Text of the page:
Dangerous Toys Lists – Are NGO’s Practicing Vigilante Justice?

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Its a vigilante raid where toy companies are hung without a trial.

Every year, like clockwork, NGO's release dangerous toy lists and I and a lot of you get aggravated. The lists are low on facts, high on self-righteousness and in general a danger to hard working toy people at the companies that are targeted.

W.A.T.C.H. (World Against Toys Causing Harm) is an organization with a name right out of a Marvel Comic book. I am sure that on some level they mean well but their consistent disregard for facts and use of overly emotive rhetoric take what could be a service to children, parents and the toy industry and turn it into  a slapdash effort to score points with the media and raise funding for their organizations. Its a vigilante raid where toy companies are hung without a trial.

The Toy Industry Association has released a solid defense in a press release titled: "Don't Believe The Hype This Holiday Season – Toys Are Safe". You can read it in full by clicking here.

This year's list from W.A.T.C.H. is actually a little better than last year's list issued by P.I.R.G. (see my article from 2015, "Hypocrisy in NGOland; PIRG Must Do a Better Job". I believe it is due to some very strong push back from the Toy Industry Association in 2015  I would like to think some of my critical remarks made a difference as well.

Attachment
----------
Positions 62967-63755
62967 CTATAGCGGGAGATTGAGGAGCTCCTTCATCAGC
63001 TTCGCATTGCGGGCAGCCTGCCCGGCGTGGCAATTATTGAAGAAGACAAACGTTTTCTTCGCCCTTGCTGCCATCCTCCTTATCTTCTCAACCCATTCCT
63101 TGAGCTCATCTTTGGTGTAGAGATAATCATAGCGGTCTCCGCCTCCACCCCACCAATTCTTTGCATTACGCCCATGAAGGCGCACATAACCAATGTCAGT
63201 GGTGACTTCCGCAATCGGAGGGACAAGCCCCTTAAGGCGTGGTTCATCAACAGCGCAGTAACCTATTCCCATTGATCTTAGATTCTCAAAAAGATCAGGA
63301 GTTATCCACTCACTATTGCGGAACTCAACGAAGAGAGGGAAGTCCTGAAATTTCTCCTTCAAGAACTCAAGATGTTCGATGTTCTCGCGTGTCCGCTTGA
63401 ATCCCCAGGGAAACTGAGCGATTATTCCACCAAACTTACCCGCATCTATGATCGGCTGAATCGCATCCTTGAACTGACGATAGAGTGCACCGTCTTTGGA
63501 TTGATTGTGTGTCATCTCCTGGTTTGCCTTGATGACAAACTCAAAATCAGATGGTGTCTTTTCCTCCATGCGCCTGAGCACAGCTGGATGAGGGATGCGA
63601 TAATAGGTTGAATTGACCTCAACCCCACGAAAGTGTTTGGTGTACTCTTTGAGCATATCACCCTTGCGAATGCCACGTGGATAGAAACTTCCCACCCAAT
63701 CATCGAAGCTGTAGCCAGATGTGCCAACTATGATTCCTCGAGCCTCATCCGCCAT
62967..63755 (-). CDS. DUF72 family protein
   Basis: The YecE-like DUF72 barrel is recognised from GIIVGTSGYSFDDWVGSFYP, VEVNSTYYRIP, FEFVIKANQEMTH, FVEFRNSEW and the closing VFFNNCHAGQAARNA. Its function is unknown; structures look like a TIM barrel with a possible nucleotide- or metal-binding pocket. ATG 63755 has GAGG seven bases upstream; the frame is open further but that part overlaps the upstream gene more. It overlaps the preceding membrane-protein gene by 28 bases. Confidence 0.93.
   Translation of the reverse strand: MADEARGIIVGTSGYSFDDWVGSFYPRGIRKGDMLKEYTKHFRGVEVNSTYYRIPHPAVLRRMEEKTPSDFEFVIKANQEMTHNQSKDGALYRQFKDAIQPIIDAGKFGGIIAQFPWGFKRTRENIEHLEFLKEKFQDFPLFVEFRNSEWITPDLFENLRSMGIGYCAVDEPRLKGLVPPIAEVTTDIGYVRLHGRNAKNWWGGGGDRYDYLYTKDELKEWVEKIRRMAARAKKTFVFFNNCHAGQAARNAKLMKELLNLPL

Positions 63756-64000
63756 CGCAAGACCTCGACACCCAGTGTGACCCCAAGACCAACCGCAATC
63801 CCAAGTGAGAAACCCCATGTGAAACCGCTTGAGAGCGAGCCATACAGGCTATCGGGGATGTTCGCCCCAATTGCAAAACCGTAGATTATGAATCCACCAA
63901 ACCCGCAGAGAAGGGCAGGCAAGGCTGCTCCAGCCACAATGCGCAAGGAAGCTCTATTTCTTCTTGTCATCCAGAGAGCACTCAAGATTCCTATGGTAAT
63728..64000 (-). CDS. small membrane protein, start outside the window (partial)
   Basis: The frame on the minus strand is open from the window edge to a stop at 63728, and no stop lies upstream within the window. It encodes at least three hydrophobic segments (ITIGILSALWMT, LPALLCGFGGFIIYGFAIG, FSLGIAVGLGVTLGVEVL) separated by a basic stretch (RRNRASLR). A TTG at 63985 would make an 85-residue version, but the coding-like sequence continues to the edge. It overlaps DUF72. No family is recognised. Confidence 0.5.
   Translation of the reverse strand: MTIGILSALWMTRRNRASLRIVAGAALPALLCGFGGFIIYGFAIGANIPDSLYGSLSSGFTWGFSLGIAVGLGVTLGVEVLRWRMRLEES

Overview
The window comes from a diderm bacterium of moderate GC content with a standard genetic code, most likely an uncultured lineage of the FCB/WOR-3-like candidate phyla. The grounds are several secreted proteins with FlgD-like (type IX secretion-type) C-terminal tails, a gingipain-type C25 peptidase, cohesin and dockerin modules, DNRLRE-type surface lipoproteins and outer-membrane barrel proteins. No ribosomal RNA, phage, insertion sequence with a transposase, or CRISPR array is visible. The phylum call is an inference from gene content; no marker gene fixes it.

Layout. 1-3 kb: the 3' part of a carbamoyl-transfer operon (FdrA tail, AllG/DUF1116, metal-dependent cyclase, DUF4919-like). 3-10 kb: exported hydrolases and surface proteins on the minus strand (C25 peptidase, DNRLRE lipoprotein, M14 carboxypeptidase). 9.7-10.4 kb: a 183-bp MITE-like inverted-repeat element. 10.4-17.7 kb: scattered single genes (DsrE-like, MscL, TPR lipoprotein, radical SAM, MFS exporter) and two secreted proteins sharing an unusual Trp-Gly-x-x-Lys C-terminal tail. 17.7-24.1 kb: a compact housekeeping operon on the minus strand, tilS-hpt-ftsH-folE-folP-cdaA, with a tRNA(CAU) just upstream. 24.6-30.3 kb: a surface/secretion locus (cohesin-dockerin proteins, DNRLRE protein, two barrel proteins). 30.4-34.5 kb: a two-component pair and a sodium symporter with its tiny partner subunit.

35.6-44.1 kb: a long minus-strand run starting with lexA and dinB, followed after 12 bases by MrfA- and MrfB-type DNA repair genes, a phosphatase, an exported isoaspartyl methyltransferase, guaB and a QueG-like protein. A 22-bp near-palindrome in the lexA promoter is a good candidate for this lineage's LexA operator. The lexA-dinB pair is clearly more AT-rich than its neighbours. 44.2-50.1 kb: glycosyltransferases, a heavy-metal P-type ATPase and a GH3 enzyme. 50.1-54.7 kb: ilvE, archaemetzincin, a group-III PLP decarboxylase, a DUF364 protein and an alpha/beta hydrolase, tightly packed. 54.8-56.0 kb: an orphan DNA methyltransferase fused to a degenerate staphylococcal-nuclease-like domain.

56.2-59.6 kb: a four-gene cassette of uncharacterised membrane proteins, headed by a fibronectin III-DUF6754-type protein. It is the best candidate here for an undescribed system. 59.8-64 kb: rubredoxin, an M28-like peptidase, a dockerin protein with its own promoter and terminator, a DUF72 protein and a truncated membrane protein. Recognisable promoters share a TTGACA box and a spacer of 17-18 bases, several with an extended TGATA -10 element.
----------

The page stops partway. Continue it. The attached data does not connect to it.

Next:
Is W.A.T.C.H. list an improvement? I'll let you decide. Here are the differences:

  • The title is different. Last year's PIRG list was called "Trouble in Toyland." This year's W.A.T.C.H. list is called  The "10 Worst Toys".  Is that an improvement? Well for me it seems to be a move from being ominous to being confusing.  But, what exactly does "10 Worst Toys" mean? Are they lacking in fun, lacking in value, bad looking? W.A.T.C.H., of course, means to imply that the toys are dangerous but what would the average person think seeing that title? I think very confused
  • The PIRG list included a large number of items that were not toys. They included backpacks, headbands and towels. This year's W.A.T.C.H. list is all toys except for one baby item. That's a step in the right direction.
  • The PIRG list claimed that the it tested the "dangerous" toys in a CPSC certified lab. That was proved not to be true. The W.A.T.C.H list, interestingly, makes no claims to have tested anything. Therefore, all of their opinions are subjective rather than pretend factual.
  • None of last year's list of products had been recalled by the CPSC (U.S. Consumer Product Safety Commission) before or after the PIRG report. This year, unfortunately, we again see that none of the toys included have been recalled. 

What is most conspicuous about these lists is its desire to remove any elements of fun that can come from any small percentage of risk. For example, W.A.T.C.H. cites a hollow plastic toy Warcraft hammer as dangerous because a child can get bopped. As someone who got bopped a lot of times as a child I can say that I am not concerned (unless that opinion comes as a result of having been bopped too many times).

Here is my statement to all NGO's.: "Work with the toy industry in making toys safer and stop shooting at us from the sidelines. We want safe toys too. You can make a real difference."     

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